45. Biblical warnings about the human propensity for self-centeredness and self-promotion should give pause to those who would use the Gospel message as a method for building self-esteem.  That we love self too much, not too little, is frequently the Bible’s message to us.
46. When God created all things, He pronounced His creation good, and since the Fall, creation has groaned while awaiting its final redemption. Consistent with God’s plan for redeeming not only lost humanity, but the creation realm, as well, the goal of the Christian is not escape from the material, but the subjection of all things to Christ.
47. While the image of God in man has been defaced by the Fall, God in His goodness continues to shower His common grace on all.  The contributions in arts and culture of all of those utilizing those creation gifts must not escape the attention and appreciation of believers, who long to bring every thought captive to the Lordship of Christ.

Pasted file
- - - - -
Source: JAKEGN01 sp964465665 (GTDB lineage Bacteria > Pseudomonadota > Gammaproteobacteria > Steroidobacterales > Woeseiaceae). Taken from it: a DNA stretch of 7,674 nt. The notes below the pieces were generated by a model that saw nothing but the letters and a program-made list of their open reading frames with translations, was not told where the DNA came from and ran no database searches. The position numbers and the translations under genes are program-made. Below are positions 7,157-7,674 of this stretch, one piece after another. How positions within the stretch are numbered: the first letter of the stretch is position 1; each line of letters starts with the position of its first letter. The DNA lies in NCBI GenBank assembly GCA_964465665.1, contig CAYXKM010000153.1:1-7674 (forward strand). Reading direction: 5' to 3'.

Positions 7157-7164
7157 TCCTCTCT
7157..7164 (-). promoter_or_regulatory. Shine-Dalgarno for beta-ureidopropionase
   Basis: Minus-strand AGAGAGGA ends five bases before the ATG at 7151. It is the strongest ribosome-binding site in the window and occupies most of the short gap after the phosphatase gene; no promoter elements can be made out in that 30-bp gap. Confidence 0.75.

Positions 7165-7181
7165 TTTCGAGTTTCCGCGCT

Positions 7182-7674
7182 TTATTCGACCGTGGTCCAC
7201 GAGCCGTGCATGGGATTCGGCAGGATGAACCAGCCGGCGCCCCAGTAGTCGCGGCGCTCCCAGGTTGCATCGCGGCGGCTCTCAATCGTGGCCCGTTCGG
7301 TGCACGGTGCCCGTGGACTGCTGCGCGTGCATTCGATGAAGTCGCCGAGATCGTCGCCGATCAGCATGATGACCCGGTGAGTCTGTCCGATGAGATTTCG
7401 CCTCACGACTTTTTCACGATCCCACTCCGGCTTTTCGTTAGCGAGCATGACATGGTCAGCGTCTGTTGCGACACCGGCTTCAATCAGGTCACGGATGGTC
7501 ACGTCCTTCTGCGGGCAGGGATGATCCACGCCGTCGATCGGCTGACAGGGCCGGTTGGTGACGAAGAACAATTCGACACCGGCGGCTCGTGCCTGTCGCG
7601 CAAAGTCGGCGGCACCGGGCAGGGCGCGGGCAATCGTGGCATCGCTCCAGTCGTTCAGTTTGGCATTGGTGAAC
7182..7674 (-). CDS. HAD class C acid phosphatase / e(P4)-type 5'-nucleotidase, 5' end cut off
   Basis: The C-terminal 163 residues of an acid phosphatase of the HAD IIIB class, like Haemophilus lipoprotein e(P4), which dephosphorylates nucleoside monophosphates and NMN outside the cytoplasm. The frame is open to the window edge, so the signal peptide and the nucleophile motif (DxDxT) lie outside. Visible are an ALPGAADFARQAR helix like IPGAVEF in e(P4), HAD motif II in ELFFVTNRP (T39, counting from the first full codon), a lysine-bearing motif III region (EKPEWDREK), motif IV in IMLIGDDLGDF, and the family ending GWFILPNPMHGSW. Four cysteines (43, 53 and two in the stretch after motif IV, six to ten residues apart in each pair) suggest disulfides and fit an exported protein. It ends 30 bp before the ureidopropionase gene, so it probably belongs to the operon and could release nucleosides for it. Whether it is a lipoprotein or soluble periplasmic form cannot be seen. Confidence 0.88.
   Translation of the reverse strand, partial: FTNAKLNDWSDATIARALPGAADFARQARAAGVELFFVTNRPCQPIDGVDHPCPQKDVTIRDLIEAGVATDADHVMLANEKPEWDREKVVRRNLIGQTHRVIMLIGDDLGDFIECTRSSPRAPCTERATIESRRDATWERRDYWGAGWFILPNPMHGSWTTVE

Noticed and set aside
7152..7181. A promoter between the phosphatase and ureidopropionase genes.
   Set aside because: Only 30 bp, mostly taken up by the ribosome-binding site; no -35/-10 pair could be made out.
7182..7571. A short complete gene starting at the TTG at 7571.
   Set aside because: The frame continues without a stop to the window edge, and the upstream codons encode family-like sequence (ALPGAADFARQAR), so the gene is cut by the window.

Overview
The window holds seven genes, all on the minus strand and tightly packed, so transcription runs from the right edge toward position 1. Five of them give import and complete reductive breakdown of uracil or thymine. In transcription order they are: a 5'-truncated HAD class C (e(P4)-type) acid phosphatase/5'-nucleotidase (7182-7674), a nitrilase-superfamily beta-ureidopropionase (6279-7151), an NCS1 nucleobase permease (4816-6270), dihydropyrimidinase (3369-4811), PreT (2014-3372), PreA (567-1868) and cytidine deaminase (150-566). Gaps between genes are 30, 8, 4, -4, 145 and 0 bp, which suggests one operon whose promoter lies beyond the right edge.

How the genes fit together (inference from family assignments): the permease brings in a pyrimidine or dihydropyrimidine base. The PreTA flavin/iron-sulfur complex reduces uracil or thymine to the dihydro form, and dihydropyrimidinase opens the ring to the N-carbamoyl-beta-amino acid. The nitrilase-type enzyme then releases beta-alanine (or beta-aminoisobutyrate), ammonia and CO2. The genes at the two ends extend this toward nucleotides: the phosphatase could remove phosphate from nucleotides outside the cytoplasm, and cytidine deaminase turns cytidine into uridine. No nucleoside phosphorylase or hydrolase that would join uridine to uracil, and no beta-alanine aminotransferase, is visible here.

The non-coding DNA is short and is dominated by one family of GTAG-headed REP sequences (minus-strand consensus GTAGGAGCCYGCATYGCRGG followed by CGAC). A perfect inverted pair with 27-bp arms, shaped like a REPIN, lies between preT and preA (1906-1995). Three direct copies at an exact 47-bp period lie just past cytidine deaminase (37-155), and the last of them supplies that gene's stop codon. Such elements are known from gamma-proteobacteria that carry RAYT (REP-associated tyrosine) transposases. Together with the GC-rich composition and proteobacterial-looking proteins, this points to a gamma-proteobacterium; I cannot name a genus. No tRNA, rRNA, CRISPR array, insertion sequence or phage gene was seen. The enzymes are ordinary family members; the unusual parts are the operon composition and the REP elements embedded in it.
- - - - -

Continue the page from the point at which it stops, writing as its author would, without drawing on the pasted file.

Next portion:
48. The notion that some people are better used by God due to their spiritual superiority is dangerous to those individuals and the Church and is an affront to the Gospel of Christ. The kind of priesthood of celebrity that has emerged in much of the church needs to be greatly resisted.
49. Neither the charisma nor the perceived spiritual goodness of Christian leaders should inspire a level of trust among Christians that precludes the need for proper accountability with regard to financial and moral concerns within the body of Christ.
50. The demonstrated failure of age based divisions in church structures as an effective means of keeping children, teens, and young adults in the Church must be faced in order for the Church to return to the Bible’s covenantal based pattern of family oriented worship as normative in the body of Christ.
51. Christians who share a common faith in the ecumenical creeds and the doctrine of justification by faith alone should endeavor to find common cause in those things while in no way disavowing other beliefs which cause them to differ.